Sinclair Lewis' Novels for Download
As the warning says, make sure you know your country's copyright laws before deciding which books to download.
Lewis at St. Cloud State
Check out this site for a great bibliography and some solid online resources related to Sinclair Lewis.
Babbitt (Film, 1924)
Good luck finding a copy of this old silent film nowadays. But here's a link to a review from 1924 that totally pans it.
Babbitt (Film, 1934)
This version got released only ten years after the first, probably figuring that it could do better. The jury's still out on whether it succeeded.
Interview with Lewis' Biographer
Follow this link to an interview with Richard Lingeman, who wrote a biography about Lewis called Sinclair Lewis: Rebel From Main Street.
"American Dreams": Babbitt by Sinclair Lewis
Here's an excellent article talking about the satire of Lewis' novel and whether or not modern readers (or even 1920s readers) are in on the joke.
Sinclair Lewis vs. Wallace Stegner
In a move that Lewis himself would have hated, The Guardian newspaper decided to put Lewis in head-to-head competition with American novelist Wallace Stegner.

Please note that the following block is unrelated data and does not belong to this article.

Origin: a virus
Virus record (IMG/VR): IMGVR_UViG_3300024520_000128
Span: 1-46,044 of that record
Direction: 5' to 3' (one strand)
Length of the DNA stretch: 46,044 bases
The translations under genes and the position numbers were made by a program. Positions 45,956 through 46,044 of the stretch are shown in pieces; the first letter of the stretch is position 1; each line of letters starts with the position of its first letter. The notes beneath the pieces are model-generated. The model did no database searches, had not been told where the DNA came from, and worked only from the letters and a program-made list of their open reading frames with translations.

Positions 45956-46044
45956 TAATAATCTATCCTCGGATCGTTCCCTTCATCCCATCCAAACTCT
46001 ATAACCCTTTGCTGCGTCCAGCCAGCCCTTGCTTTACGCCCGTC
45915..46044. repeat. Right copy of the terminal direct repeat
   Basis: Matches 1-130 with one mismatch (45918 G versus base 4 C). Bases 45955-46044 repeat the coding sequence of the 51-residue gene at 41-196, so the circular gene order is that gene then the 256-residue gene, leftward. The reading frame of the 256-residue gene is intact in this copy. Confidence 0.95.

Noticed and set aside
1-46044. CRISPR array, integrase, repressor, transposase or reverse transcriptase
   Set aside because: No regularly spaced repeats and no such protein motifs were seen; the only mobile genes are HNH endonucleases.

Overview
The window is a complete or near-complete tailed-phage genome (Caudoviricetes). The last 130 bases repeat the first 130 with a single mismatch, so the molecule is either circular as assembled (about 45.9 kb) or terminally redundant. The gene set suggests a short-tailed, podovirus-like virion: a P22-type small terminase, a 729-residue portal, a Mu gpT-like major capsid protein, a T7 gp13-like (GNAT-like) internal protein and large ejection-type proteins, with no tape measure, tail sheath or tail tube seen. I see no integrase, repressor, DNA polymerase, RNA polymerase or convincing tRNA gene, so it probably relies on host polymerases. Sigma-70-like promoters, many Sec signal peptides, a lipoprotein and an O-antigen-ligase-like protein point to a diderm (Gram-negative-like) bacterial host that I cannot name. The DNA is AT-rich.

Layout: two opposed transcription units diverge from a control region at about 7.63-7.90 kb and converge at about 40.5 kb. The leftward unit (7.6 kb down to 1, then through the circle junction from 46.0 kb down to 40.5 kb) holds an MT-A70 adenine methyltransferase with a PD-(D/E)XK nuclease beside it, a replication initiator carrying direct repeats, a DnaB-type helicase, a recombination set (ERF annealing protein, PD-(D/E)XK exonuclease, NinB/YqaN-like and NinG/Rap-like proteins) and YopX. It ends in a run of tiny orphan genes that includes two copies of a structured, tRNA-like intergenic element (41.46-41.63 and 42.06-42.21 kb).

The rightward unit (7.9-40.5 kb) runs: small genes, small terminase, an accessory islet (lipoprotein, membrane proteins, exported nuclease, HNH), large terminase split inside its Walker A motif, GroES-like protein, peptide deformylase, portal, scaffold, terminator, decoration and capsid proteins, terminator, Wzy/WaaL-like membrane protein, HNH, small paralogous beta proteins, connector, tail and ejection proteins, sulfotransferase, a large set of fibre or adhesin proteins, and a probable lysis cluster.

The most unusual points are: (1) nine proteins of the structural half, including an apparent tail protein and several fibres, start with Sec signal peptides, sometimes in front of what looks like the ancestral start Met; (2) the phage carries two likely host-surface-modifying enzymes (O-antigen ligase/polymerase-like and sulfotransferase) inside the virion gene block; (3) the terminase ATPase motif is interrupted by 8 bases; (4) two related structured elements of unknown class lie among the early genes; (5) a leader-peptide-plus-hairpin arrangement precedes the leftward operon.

Sinclair Lewis Short Flick
If you're tired from working so hard on Sinclair Lewis, why not sit back and watch this quick movie about him?
Main Street in Sauk Centre
This brief movie delves into the role that Sinclair Lewis' rural hometown played in shaping his writing, along with the writing of many Americans for years to come.
The Hometown Faithful
Meet three folks from Sauk Centre who are ready to give their impressions on Lewis and what his work has meant to them, to their town, and to America.
When your eyes are tired, let your ears pick up the slack.
Here's another great story by Lewis that's also known as "A Story for Lovers." Once you're done with Babbitt, make sure to run a warm bath, light some candles, and throw it on.
Student's Lewis Project
Here, you'll find a handy little project on Lewis made by a student.
Sinclair Lewis on the cover of Time Magazine
Yup, there he is. Thinking away and being ominous.
Here's a picture of Lewis in his younger years. We can't understand why the kids in his school ridiculed him so much for his looks when he was younger.
It looks like after all those years of great writing, Lewis just wants a minute to chillax.